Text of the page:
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Quick Tips: Hen or Rooster?

Hen vs Rooster

Image Source: Grubbly Farms

If you’ve found your way here, you’re likely in that common situation of scratching your head and wondering, “Is my chicken a hen or a rooster?” It’s a curious challenge for backyard poultry enthusiasts, especially when your feathered friends are still too young to lay eggs. Fear not, for we’ve got some quick tips to help you decode the gender of your chickens before they reach egg-laying age.

1. Egg Laying:

The most straightforward way to tell is, of course, through egg-laying. Hens typically start laying eggs at around six months of age. However, until they reach that milestone, we need to rely on some other telltale signs.

2. Combs and Wattles:

Both hens and roosters sport combs and wattles, but as roosters mature, these features become larger, brighter, and more pronounced. Roosters also tend to have larger wattles, those fleshy skin flaps beneath the beak.

3. Feathers:

Keep an eye on feather patterns. Check the neck feathers, called hackle feathers. On hens, they tend to be rounder and shorter, while on roosters, they grow longer and pointier. Tail feathers also differ, with roosters often having pointier, longer, and more colorful ones.

4. Saddle Feathers:

Pay attention to saddle feathers, found on the back near the tail. Young roosters (cockerels) will develop long and pointed saddle feathers, while pullets (young hens) will have more rounded ones.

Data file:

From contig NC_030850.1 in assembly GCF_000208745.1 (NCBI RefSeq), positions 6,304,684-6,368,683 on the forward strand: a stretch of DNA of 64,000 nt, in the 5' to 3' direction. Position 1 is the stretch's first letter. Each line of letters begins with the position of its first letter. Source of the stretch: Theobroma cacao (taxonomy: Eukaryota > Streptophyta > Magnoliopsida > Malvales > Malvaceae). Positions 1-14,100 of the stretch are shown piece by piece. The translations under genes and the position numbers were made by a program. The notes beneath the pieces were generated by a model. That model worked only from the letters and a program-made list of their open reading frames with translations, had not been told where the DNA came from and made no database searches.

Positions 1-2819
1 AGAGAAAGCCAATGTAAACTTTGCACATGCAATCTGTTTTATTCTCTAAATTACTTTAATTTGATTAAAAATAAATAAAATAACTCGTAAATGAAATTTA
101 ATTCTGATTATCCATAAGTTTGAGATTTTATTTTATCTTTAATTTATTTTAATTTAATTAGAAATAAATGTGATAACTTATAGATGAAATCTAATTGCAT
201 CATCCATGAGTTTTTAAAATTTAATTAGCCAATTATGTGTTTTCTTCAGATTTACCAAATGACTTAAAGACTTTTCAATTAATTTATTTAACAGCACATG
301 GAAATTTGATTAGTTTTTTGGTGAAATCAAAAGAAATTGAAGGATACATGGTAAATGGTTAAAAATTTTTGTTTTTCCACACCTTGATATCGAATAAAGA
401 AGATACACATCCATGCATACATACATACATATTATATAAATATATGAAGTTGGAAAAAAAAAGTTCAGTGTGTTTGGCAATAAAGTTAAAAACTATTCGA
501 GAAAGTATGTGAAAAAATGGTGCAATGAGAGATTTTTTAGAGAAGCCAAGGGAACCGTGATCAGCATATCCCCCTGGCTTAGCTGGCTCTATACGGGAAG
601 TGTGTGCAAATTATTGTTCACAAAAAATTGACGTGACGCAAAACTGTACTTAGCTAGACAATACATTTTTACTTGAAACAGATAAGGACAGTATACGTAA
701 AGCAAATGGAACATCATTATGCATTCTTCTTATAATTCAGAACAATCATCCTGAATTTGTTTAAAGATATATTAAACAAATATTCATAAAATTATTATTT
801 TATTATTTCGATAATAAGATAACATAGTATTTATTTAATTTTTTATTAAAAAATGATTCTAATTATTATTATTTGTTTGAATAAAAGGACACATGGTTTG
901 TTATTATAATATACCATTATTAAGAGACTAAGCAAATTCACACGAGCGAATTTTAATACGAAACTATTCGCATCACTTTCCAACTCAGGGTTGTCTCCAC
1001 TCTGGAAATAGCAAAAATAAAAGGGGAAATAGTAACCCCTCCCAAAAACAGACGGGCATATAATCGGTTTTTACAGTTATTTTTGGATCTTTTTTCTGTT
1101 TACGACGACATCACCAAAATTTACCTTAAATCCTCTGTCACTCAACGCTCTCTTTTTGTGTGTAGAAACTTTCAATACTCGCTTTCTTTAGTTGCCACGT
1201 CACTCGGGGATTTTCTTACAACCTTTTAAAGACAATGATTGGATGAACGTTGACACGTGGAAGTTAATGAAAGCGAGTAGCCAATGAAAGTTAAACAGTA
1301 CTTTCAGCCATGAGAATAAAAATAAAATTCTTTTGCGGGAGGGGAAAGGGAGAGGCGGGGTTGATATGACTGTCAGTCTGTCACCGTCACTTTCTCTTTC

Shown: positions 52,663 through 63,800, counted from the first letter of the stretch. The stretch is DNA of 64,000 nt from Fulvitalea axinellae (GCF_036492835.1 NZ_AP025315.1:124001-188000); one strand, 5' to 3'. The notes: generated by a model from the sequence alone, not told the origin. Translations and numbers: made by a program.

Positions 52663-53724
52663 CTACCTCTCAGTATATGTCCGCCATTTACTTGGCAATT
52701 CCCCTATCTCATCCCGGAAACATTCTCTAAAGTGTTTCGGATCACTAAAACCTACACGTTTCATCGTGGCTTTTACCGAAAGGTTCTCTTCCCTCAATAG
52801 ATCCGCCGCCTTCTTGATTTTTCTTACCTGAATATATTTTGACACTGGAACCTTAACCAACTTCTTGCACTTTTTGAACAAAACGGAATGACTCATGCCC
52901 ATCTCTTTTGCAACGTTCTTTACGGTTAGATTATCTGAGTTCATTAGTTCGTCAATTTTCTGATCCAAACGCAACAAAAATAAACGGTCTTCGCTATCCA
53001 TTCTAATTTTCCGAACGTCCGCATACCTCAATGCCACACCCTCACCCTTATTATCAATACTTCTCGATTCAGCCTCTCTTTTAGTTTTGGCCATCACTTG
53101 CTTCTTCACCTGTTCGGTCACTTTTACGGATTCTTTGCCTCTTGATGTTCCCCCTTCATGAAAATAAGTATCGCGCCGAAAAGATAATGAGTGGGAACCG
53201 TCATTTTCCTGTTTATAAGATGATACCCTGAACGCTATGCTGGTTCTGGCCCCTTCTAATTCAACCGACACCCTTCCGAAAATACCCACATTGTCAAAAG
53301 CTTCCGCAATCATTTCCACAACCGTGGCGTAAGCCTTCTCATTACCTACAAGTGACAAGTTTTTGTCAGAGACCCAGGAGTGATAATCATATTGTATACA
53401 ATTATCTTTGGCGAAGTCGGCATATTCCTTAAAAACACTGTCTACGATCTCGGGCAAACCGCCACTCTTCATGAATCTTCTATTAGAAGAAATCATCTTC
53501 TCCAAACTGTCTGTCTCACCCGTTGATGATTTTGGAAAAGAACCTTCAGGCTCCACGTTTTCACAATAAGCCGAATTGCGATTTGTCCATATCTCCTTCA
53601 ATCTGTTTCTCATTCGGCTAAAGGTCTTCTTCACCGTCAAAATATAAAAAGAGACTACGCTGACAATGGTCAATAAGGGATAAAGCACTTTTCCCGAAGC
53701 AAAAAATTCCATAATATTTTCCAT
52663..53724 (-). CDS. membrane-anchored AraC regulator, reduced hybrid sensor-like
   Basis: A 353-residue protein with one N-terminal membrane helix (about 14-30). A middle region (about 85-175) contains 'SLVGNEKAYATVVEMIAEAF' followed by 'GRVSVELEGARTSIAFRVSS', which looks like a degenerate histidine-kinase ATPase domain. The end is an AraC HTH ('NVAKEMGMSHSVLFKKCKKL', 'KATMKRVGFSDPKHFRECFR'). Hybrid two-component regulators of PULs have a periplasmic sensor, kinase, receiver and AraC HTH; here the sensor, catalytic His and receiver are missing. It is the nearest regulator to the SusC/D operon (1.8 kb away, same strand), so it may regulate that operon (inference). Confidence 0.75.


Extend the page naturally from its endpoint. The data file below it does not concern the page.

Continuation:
5. Behavior:

Chicken behavior can be revealing. Roosters tend to be more assertive and even bossy, often displaying these traits from a young age. As they grow, they may challenge each other, puffing up their hackle feathers, and eventually, they’ll serenade you with that unmistakable morning “cock-a-doodle-do!”

6. Leg Size:

If you inspect their legs, you’ll notice that male chickens typically have thicker legs than their female counterparts. In some breeds, roosters develop pointed spurs on their legs just above their toes, which can grow longer as they age.

While these tips can be quite helpful, remember that individual chickens and breeds can exhibit variations in these characteristics. So, if you’re puzzled by chicken gender, take your time, observe closely, and have patience. The mysteries of your feathered friends will unravel as they mature into confident egg layers or proud crowing roosters!



4 thoughts on “Quick Tips: Hen or Rooster?”

    1. If you only plan on having 5 hens, ordering 1 rooster is sufficient for fertilization or protection, with a general guideline being 1 rooster for up to 8-10 hens, although this ratio can vary slightly by breed.

  1. Suzie Hoelscher

    I just wanted to THANK YOU for sending such wonderful and healthy chicks plus an extra chick! The chicks arrived, all alive and warm in 2 days. Thank you also for putting a green spot on the roosters chest so I would know which one he was and also for letting me know the ones with feathers on their feet are the black copper marans. You guys are terrific and I will tell my friends and family of Valley Hatchery! THANK YOU SO MUCH!!!

    1. Thank you for your kind words! We’re so glad to hear that your chicks arrived healthy and that you’re happy with your order. Your support means everything to us, and we look forward to serving you again in the future.

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Image Source: Grubbly Farms If you’ve found your way here, you’re likely in that common situation of scratching your head and wondering, “Is my chicken

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